Horatio Herring nets catch

MARITIME mascot Horatio Herring finally netted his perfect catch this week after his mail order bride returned to Great Yarmouth following cosmetic surgery.

MARITIME mascot Horatio Herring finally netted his perfect catch this week after his mail order bride returned to Great Yarmouth following cosmetic surgery.

The mystery Mrs H returned from her makers, Costumes with Character, following surgery to make her face look less scary. The marriage - at the altar of advertising for Great Yarmouth's 10th maritime festival - had been postponed after her eyes were deemed too narrow, making her look more brute than

cute.

But surgery has since


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been carried out to make

her eyes wider, while

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small dots have been placed

in between her eyelashes

to soften her facial

features.

Festival chairman

Aileen Mobbs told the Mercury last week Horatio had been a bachelor for too long so the time had come to find the popular mascot a wife.

Local company Seajacks agreed to pay the �1,200 needed to help Horatio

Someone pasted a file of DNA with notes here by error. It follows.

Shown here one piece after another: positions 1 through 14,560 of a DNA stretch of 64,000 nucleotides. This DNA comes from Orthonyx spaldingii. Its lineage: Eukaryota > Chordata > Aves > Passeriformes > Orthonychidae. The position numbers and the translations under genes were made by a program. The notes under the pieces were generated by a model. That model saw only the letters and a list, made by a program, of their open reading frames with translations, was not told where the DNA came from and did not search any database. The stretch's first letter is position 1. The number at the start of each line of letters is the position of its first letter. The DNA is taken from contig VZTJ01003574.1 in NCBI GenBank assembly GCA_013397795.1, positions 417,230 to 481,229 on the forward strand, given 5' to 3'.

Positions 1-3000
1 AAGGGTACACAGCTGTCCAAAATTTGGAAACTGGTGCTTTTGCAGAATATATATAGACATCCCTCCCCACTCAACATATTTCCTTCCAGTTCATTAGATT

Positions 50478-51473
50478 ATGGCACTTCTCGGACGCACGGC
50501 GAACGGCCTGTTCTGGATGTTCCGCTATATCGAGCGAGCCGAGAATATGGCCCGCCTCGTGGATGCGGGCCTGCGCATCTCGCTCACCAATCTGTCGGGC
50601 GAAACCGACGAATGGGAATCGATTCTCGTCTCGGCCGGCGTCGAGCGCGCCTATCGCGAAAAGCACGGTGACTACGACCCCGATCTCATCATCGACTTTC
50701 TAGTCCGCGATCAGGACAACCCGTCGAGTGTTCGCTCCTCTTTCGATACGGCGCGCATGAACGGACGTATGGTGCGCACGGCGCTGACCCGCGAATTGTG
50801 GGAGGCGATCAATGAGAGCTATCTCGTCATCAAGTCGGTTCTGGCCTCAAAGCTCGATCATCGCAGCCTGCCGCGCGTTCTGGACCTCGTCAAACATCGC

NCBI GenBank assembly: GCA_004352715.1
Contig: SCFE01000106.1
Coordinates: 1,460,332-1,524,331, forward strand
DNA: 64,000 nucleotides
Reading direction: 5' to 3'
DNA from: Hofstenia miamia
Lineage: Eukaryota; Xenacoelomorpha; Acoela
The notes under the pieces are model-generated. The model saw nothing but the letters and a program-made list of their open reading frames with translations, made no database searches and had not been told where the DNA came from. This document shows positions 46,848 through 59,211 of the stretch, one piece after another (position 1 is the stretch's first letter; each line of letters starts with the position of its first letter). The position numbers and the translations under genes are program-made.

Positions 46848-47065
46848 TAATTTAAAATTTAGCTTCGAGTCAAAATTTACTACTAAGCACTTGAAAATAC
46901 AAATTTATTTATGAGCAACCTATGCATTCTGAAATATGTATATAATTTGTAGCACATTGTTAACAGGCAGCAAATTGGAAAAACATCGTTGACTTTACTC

find love in time for

the festival on September 5 and 6.

And talented readers have been letting their poetic thoughts flow on a maritime theme by entering poems about the sea to be read out at the Maritime Festival's closing ceremony.

Mrs Mobbs was

impressed with the

standard of the 27 entries, which spanned the age groups.

The winning poem was A Seashore Stroll, by Pearl Allard, of Jema Close, Great Yarmouth, who receives complimentary tickets to visit the Grand Turk frigate at the festival and a Maritime Festival goodie bag. Her poem is printed on this page.

The runners-up, who will receive festival goodies, are Ivy Nichols, Julie Staff, Denise Mayman and Jon W Carter.

“The entries were

extremely good. The winning entry we just thought read very nicely. It flows nicely and it is easily understood, but the runner-ups were really good as well,” Mrs Mobbs said.

This year's festival boasts

an impressive line-up of attractions along South

Quay including three tall ships, the three-masted barque Artemis, the

Grand Turk and the Jubilee Trust's Lord Nelson, one of only two boats in the world designed for wheelchair users to man.

Families will also be

able to look around the

Lydia Eva, the last steam drifter.

Gorleston-based author Ann Neve will also be at the festival, at a stand run by A Novel Idea bookshop.

She will be promoting

her latest book Footsteps

in the Sea, the sequel to

her first novel Ride Upon

the Storm, which spans

the second world war

and focuses on the Yarmouth area.

The characters from the first story are now grown up and serving on Arctic convoys, on the motor torpedo boats of HMS Midge, based at Yarmouth Fishwharf, and

on the high-speed launches of No 24 Air Sea Rescue Unit, RAF, at Baker Street, Gorleston.

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